The country has undergone a radical transformation in the last six-seven years. The corrosive influence of this transformation threatens to dominate nearly all aspects of our lives as virtually unlimited amounts of corporate dollars are poured into a concerted effort to influence the decisions we make. We see the advertisements nearly every day, and we're essentially powerless to stop them. It's disturbing to realize how the very heart of the country's social fabric can be influenced by the actions of a few corporations, and how readily the public succumbed to this forcibly-imposed "new normal." And it appears that neither our government nor the Supreme Court can or will do anything to stop it.
I'm speaking, of course, of the ubiquitous profusion of smartphones and handheld devices.
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Every last one of you is staring into a screen right now. And when you walk out the door, chances are you'll be carrying another screen with you, in your purse or in your pocket. When you went out to dinner last night, half the patrons in that restaurant had their screens on their tables, next to their fork, blinking quietly between their napkins and the bread basket. When you came home from work Friday, three quarters of the folks on the train or bus had their noses buried intently in their little screens, oblivious to the scenery flashing by. When you drove to the grocery store Saturday morning, every blonde-haired soccer mom with a ponytail driving an SUV in front of you had a screen pressed up against her right ear as she drifted into your lane. Her kids in the backseat were busy fiddling with their screens, too.
In about two years' time, you'll go buy a replacement for that screen. As will hundreds of millions of people in every country and place from India to Swaziland to the Outer Hebrides. Seriously, go outside and take a look around. In less than a decade, screens have come to dominate our life. You can't walk a hundred feet out your door without running into someone staring into their little devices. People carry them to meetings at work, surreptitiously sneaking a peek every few minutes. People take them into bathroom stalls.
Our lives have been utterly altered by these things. Whether that's for better or for worse is the subject of another Diary. Whether the screens are manufactured and assembled by impoverished Chinese workers who regularly leap from their factories in suicidal bursts of angst and frustration is also the subject for another Diary. This Diary is about that new Screen you will be buying as part of your next smartphone, your next tablet, and eventually your next television, in two years' time. You will buy these devices with these new screens because you will have no other option--they will be the technology of choice. This Diary will also provide you with the reason why, I, Dartagnan, will likely be thanking every one of you when you do so, because you (and the several hundred millions of others from India to Swaziland and the Outer Hebrides) will be paying me, at least indirectly.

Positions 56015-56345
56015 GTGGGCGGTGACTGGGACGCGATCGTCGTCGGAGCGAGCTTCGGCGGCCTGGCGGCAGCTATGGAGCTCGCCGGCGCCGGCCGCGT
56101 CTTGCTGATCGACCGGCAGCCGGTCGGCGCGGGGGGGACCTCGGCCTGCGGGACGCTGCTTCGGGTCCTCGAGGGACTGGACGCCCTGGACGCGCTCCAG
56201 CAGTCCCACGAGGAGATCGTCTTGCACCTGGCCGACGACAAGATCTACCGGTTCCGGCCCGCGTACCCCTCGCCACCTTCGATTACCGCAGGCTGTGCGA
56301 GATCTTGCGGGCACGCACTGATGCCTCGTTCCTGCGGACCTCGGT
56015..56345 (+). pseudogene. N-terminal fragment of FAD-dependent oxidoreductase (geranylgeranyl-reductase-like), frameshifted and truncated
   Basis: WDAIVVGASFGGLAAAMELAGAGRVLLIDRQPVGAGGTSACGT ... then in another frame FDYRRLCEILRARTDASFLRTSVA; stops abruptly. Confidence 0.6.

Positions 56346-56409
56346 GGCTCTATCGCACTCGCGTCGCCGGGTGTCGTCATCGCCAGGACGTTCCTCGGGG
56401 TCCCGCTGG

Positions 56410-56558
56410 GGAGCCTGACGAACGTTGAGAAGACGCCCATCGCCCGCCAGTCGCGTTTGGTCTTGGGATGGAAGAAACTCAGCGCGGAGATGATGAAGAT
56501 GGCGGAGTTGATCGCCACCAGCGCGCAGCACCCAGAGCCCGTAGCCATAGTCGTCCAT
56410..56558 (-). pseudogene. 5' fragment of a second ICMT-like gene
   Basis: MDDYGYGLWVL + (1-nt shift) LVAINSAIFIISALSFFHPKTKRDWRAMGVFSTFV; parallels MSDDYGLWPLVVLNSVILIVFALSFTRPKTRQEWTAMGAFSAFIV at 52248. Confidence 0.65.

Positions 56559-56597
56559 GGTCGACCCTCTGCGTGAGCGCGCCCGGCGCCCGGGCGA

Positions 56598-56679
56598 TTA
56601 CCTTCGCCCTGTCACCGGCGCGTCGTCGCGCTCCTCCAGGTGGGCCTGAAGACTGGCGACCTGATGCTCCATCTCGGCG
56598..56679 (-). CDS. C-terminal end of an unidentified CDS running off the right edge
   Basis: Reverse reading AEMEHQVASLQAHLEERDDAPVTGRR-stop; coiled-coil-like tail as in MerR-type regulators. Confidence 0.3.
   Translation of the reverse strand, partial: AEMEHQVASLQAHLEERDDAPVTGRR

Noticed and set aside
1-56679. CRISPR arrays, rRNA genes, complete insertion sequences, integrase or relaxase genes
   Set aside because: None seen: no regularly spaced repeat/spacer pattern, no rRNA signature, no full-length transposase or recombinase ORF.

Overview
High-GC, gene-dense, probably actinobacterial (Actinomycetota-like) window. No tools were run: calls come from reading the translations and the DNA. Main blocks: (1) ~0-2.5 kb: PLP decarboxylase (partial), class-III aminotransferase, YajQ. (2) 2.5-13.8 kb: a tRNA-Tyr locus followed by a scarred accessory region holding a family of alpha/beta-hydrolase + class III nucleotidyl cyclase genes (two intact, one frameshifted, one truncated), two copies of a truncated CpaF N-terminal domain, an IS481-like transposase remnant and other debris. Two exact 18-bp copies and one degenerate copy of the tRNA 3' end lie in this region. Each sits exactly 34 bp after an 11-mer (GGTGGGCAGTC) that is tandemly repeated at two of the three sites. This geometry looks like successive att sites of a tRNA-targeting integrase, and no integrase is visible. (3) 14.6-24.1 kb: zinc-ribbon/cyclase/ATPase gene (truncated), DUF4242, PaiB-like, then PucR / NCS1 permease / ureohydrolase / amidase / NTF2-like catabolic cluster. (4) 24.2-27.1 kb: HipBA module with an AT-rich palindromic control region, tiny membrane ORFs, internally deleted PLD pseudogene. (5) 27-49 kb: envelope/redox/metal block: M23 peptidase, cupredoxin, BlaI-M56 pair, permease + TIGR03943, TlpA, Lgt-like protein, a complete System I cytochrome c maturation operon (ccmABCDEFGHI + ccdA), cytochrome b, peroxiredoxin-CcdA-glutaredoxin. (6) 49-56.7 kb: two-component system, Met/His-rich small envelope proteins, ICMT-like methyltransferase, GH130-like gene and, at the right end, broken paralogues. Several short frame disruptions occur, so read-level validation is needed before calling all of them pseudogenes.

An OLED (organic light-emitting diode) is a light-emitting diode (LED) in which the emissive electroluminescent layer is a film of organic compounds which emit light in response to an electric current. This layer of organic semiconductor material is situated between two electrodes. Generally, at least one of these electrodes is transparent.
A fuller description of the energy-efficiency of OLED technology and its potential to reduce greenhouse gases is in the Diary linked above. At the time I wrote that the technology was being incorporated into some of the higher-end smartphones but LCD ( or Liquid Crystal Displays--what you're probably staring into right now) reigned supreme.
Forget the squabbling over which format of mobile device will be successful in the coming years--ultrabook, tablet, smartphone--OLED is the future, and this year you'll be able to buy one in a 55-inch size. Both Samsung and LG's OLED displays were impressive, with Samsung the most visually striking thanks to a superior reel of demo program material (see photo). It's indisputable that OLED offers amazing picture qualty, beginning with the potential for absolute black levels, wide viewing angles, and near-instantaneous response times.
The contrast ratio of OLED devices is 1000,000 to 1. Conversely the contrast ratio in LCD screens is 10,000 to 1. OLED colors are far more brilliant than LCD's and the picture quality can be viewed perfectly from all angles.